About 415 million people worldwide have the disease, which is costly to treat but can be prevented
(HealthDay News) — Close to 13 million American children and teens are obese, and new
research shows they may be four times more likely than kids with a healthy weight to develop type 2 diabetes by age 25.
Between 2002 and 2005, there were 3,600 cases a year of type 2 diabetes among U.S. kids and teens, according to the Endocrine Society’s Endocrine Facts and Figures report. A large study of British children produced similar results, the researchers noted.
“As the prevalence of obesity and being overweight has rapidly risen, an increasing number of children and young adults have been diagnosed with diabetes in the United Kingdom since the early 1990s,” said study co-author Ali Abbasi, a research fellow at King’s College London.
For the study, published April 25 in the Journal of the Endocrine Society, the researchers reviewed health records of 375 general practices in the United Kingdom.
The team compared the diabetes status and body mass index (BMI) of about 370,000 children between the ages of 2 and 15. BMI is a measure used to determine if someone is a healthy weight for their height.
The study found that 654 youngsters were diagnosed with type 2 diabetes and 1,319 with type 1 diabetes between 1994 and 2013. Nearly half of those with type 2 diabetes were obese. There was no link, however, between obesity and rates of type 1 diabetes, an autoimmune disease, researchers noted.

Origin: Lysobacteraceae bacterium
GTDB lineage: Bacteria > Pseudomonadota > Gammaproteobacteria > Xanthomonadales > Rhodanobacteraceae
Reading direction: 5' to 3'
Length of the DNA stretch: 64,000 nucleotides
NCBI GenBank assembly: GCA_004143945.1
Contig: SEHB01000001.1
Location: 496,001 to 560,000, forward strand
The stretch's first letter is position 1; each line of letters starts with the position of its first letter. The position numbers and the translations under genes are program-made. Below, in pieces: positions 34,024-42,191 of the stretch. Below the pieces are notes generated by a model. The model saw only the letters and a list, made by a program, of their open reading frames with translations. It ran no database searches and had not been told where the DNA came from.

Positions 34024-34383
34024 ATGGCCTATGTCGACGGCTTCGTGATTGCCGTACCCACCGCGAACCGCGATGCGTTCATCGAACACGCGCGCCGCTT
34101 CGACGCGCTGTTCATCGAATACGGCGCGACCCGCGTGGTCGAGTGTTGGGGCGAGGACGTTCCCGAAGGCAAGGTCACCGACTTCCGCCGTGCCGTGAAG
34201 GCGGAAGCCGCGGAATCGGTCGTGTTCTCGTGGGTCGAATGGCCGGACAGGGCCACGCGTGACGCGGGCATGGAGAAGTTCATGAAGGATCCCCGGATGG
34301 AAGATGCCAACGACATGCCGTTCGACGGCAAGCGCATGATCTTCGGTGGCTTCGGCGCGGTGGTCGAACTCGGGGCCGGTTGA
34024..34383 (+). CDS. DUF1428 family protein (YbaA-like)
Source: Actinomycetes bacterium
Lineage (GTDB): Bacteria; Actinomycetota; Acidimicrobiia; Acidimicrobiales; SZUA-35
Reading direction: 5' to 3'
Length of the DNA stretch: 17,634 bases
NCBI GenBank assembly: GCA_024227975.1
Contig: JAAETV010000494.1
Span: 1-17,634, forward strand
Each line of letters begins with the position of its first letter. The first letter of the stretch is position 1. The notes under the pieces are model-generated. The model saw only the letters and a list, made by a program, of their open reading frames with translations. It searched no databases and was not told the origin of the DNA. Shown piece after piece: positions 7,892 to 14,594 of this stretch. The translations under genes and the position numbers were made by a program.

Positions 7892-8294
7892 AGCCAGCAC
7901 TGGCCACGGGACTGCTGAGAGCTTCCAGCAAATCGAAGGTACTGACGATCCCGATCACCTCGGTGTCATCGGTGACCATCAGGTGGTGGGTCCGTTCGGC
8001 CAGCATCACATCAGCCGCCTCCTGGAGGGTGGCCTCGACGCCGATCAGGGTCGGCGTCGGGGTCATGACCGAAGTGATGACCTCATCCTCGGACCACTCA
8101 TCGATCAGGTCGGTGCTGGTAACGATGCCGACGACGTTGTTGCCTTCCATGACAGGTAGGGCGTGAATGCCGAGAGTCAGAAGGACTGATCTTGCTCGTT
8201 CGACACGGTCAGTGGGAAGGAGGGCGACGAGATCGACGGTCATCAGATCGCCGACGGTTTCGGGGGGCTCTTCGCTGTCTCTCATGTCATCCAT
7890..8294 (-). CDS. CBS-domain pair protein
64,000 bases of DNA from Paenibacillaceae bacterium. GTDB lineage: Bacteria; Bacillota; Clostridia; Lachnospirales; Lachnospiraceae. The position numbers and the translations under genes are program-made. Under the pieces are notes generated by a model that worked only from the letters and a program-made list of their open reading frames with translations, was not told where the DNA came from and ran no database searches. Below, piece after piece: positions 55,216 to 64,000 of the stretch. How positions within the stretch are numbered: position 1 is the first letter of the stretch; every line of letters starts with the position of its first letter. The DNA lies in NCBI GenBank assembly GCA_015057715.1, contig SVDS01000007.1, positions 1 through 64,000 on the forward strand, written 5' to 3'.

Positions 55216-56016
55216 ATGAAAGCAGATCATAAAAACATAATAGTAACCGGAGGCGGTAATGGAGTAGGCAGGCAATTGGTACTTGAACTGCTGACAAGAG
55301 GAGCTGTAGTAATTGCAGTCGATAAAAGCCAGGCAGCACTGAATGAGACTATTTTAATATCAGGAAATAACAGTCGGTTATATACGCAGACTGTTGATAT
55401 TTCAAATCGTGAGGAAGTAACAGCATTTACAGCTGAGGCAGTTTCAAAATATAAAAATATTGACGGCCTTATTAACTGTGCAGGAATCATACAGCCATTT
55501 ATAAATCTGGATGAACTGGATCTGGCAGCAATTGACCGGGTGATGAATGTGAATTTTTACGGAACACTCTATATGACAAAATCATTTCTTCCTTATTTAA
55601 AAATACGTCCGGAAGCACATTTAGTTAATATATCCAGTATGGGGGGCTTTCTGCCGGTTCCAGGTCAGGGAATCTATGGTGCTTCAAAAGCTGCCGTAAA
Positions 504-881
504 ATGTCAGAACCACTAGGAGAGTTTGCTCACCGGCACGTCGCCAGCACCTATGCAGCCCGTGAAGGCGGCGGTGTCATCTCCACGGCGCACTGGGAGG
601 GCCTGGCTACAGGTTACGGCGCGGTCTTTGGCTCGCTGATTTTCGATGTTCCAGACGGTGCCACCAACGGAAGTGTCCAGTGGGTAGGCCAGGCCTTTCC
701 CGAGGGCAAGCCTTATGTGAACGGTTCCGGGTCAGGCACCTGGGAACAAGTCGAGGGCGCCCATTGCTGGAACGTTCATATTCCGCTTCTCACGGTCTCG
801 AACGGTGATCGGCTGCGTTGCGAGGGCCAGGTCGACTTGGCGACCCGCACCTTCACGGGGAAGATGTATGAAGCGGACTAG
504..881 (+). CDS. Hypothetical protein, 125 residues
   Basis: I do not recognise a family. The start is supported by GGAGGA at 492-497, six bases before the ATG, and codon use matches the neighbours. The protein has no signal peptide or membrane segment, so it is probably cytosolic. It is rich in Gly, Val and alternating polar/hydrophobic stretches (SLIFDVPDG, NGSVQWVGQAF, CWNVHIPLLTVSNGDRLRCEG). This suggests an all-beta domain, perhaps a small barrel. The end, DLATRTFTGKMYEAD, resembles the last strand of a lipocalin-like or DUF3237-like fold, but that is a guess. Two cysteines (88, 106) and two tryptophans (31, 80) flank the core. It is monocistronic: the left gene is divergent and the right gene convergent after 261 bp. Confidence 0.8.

“Diabetes imposes a heavy burden on society because the condition is common and costly to treat,” Abbasi said in an Endocrine Society news release. “Estimates indicate one in 11 adults has type 2 diabetes, or about 415 million people worldwide. Given that diabetes and obesity are preventable from early life, our findings and other research will hopefully motivate the public and policymakers to invest and engage in diabetes prevention efforts.”
The U.S. Centers for Disease Control and Prevention provides more on childhood obesity.
SOURCE: The Endocrine Society, news release, April 25, 2017
— Mary Elizabeth Dallas
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